First-Year Journal—Part II “A Scent of Maine”

Beginning a Life in Medicine

In the Fall issue, medical student Sarah Cook shared her thoughts and feelings as she took the first steps toward becoming a physician. Rejoin Sarah as her first year of medical school winds down and she travels to Maine for a summer externship in rural medicine.


“I realize that a family practice physician really does need to be prepared for anything. More importantly, I know that someday I will be a rural family practice doc.”


Sarah Cook

Access Part 1 of Sarah Cook's journal here


MARCH 12, 2000—Back in St. Louis after an amazing trip home to Hingham. Dave arrived in Hingham on Thursday afternoon, less than an hour after Casey, Nancy and I had walked through the front door. Within minutes, we were hanging out like old friends. It was an unseasonably warm day, so I took them out to World’s End, a local conservation area, to walk through the woods and out to a point where the Boston skyline is visible across the harbor. As the sun set, a March chill came over us and we hurried home for dinner. My stepdad Charlie had made salmon, asparagus and rice—yum! Mom had a big chocolate birthday cake for Dave with a little rowboat and a fishing rod on top. The weekend flew by and it was time to head back to St. Louis. As I said goodbye to Dave and we left for the airport, I was filled with incredible memories of the weekend and dreams of the summer to come in Maine. And now, I’m back in St.Louis. I feel good about the upcoming exams. I have been on top of the material all semester and now have a few days’ rest under my belt. The heavy-duty studying begins today.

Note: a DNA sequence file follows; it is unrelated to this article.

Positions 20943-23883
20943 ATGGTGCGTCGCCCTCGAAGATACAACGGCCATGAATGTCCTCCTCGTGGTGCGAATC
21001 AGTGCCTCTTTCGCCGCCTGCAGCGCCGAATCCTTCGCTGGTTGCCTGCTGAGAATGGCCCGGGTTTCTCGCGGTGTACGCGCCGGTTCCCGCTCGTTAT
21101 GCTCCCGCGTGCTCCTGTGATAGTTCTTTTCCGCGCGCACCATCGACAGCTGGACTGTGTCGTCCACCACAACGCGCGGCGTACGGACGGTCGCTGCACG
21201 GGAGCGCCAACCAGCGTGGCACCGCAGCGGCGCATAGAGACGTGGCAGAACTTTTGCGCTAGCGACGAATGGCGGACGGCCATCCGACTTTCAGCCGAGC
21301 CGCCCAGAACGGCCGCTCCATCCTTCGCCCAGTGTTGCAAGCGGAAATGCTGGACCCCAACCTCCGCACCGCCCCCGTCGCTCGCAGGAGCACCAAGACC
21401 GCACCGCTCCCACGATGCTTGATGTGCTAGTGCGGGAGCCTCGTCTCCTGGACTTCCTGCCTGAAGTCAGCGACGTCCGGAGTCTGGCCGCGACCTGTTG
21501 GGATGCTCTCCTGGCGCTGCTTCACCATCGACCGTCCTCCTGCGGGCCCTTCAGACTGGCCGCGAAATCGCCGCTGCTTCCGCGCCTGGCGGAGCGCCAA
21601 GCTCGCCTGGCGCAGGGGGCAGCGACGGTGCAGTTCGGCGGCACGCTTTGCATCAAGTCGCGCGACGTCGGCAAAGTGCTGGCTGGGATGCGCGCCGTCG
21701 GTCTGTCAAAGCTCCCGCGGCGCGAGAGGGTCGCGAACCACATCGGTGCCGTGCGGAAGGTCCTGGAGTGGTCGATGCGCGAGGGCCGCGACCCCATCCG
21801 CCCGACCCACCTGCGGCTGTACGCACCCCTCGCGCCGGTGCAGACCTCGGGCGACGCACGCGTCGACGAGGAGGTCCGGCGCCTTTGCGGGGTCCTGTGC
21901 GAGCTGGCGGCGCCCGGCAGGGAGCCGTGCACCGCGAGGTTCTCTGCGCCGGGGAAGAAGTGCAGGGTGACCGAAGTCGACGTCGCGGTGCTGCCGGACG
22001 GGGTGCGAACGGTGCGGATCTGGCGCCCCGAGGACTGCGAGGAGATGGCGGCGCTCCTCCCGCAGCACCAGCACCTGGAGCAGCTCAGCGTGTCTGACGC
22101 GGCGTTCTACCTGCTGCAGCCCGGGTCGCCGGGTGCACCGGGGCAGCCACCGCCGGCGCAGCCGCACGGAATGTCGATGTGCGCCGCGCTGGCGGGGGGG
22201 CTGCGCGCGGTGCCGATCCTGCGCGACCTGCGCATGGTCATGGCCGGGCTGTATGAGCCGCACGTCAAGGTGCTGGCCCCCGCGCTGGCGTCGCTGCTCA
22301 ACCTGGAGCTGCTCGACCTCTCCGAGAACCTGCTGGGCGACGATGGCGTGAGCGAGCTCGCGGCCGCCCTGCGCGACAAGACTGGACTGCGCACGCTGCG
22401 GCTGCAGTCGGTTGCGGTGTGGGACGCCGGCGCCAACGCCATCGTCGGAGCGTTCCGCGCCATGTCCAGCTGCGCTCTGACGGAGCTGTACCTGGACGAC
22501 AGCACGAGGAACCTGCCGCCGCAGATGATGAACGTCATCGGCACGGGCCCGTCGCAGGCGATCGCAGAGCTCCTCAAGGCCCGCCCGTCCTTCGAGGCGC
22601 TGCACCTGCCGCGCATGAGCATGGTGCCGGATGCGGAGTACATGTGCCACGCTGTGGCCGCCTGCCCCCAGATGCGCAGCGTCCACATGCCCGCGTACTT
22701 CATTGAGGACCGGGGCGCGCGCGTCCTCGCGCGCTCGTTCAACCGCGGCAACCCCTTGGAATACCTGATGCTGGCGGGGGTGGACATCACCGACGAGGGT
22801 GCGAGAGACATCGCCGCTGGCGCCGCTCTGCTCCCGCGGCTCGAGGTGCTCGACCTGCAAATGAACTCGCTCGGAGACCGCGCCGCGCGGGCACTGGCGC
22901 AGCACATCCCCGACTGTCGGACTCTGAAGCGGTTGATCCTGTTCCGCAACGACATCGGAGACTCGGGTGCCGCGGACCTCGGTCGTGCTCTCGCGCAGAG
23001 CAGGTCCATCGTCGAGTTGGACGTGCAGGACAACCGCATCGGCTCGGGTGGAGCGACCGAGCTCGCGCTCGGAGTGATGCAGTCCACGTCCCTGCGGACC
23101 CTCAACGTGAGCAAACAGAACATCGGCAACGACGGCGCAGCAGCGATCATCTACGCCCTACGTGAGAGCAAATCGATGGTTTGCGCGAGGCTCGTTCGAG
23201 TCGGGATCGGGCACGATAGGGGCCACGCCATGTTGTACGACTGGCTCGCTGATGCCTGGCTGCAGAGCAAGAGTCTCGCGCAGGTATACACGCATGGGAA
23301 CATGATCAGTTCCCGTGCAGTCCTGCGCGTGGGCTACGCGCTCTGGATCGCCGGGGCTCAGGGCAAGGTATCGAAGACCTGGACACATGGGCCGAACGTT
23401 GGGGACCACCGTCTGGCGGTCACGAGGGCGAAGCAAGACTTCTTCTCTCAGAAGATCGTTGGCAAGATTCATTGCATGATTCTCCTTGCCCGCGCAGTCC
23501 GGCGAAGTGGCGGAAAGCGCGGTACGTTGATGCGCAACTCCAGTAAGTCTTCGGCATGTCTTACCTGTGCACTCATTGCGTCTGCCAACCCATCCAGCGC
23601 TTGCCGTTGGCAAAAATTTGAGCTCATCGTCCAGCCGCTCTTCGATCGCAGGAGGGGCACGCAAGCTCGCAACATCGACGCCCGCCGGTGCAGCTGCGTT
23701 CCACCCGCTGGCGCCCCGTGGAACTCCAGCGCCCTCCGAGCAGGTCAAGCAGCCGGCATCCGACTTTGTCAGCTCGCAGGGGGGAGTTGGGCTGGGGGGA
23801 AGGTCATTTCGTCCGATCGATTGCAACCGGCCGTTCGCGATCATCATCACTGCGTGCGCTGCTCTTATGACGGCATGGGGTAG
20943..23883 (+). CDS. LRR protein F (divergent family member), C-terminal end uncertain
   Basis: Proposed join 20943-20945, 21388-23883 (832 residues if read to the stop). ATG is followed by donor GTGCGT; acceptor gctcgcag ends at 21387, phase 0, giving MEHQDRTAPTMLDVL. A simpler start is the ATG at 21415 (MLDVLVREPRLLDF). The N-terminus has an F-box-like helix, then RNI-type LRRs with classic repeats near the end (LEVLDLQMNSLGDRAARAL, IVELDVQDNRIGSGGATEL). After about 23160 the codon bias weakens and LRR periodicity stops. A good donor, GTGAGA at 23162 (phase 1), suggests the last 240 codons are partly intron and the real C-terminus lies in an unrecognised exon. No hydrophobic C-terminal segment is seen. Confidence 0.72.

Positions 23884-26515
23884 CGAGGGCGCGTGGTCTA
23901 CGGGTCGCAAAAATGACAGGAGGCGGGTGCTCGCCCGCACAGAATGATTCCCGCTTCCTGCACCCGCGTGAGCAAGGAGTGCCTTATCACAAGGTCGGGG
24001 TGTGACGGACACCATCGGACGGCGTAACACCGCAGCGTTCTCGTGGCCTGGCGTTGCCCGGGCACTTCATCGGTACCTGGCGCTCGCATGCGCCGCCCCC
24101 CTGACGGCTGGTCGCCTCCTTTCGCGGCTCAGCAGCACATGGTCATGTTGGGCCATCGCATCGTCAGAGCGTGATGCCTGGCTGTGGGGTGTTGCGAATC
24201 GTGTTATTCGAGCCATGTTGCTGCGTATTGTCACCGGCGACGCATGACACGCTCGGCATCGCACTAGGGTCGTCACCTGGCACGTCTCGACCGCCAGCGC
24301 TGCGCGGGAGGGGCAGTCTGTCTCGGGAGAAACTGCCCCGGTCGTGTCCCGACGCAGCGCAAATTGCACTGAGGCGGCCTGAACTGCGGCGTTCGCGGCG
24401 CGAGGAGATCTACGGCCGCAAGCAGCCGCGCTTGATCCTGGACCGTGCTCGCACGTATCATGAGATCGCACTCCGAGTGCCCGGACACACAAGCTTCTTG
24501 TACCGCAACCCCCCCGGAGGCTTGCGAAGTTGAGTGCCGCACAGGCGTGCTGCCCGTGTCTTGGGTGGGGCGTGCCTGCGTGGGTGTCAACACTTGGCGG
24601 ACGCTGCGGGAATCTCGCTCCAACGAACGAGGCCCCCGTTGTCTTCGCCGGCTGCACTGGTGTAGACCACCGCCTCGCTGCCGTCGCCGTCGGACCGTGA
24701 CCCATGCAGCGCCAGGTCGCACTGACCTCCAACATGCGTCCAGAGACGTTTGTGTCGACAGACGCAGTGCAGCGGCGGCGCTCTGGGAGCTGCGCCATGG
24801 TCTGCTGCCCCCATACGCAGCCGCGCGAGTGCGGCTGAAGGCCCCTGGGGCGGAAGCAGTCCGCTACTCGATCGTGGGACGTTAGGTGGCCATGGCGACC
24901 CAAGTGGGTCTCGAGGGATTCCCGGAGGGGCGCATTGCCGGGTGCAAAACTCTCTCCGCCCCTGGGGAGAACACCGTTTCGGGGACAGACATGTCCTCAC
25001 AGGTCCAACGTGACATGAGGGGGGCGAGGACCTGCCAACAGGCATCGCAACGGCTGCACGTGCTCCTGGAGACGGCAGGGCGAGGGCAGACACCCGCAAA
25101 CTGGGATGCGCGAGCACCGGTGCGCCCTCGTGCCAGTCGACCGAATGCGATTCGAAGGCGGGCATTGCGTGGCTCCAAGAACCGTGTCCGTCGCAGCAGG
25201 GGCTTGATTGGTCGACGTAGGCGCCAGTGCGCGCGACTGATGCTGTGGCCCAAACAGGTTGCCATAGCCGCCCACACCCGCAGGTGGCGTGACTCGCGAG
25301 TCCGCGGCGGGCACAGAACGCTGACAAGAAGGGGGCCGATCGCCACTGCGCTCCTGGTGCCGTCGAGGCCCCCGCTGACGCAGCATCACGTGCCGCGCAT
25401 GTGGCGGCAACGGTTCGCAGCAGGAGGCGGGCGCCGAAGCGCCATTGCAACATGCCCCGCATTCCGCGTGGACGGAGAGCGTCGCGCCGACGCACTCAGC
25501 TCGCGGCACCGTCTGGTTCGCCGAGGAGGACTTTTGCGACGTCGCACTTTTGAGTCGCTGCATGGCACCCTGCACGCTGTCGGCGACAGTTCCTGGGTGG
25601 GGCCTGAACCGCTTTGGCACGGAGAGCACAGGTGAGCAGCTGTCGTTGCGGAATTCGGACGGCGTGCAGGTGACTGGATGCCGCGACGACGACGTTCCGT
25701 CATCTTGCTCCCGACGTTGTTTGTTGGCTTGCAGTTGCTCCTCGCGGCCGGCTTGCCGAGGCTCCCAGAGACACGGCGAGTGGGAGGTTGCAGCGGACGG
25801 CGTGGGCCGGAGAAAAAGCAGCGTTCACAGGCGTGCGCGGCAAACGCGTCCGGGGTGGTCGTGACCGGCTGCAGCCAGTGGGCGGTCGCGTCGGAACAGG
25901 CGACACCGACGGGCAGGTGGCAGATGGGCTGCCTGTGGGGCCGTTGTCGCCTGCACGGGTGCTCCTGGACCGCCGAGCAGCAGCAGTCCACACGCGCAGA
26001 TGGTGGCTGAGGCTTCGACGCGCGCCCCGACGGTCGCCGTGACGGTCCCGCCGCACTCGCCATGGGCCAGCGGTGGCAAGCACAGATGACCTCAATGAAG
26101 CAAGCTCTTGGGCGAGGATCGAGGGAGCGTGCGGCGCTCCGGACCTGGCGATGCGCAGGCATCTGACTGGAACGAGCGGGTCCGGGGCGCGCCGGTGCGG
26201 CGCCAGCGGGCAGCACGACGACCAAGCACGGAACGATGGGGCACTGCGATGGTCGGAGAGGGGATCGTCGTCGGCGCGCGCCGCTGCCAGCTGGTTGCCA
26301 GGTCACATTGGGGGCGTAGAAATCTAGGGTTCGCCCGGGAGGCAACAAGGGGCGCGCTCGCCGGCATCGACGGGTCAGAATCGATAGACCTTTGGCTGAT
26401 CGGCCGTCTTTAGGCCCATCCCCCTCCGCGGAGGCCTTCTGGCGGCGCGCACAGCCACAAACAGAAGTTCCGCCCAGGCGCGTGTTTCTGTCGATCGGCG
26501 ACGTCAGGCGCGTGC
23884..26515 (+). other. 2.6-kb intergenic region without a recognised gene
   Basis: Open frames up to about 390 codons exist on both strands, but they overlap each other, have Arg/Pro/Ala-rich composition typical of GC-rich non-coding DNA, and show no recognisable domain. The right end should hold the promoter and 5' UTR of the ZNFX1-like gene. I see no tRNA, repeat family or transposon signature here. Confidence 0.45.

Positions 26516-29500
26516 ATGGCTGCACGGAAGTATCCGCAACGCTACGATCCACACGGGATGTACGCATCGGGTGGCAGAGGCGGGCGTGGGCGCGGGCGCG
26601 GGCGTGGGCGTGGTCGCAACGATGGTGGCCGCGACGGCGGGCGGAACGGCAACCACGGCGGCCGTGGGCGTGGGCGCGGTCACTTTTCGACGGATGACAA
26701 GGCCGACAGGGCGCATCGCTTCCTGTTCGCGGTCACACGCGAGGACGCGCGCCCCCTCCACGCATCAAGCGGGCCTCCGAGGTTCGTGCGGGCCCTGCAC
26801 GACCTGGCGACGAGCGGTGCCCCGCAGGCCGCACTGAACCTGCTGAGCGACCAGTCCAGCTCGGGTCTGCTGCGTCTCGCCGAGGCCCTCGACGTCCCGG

March 21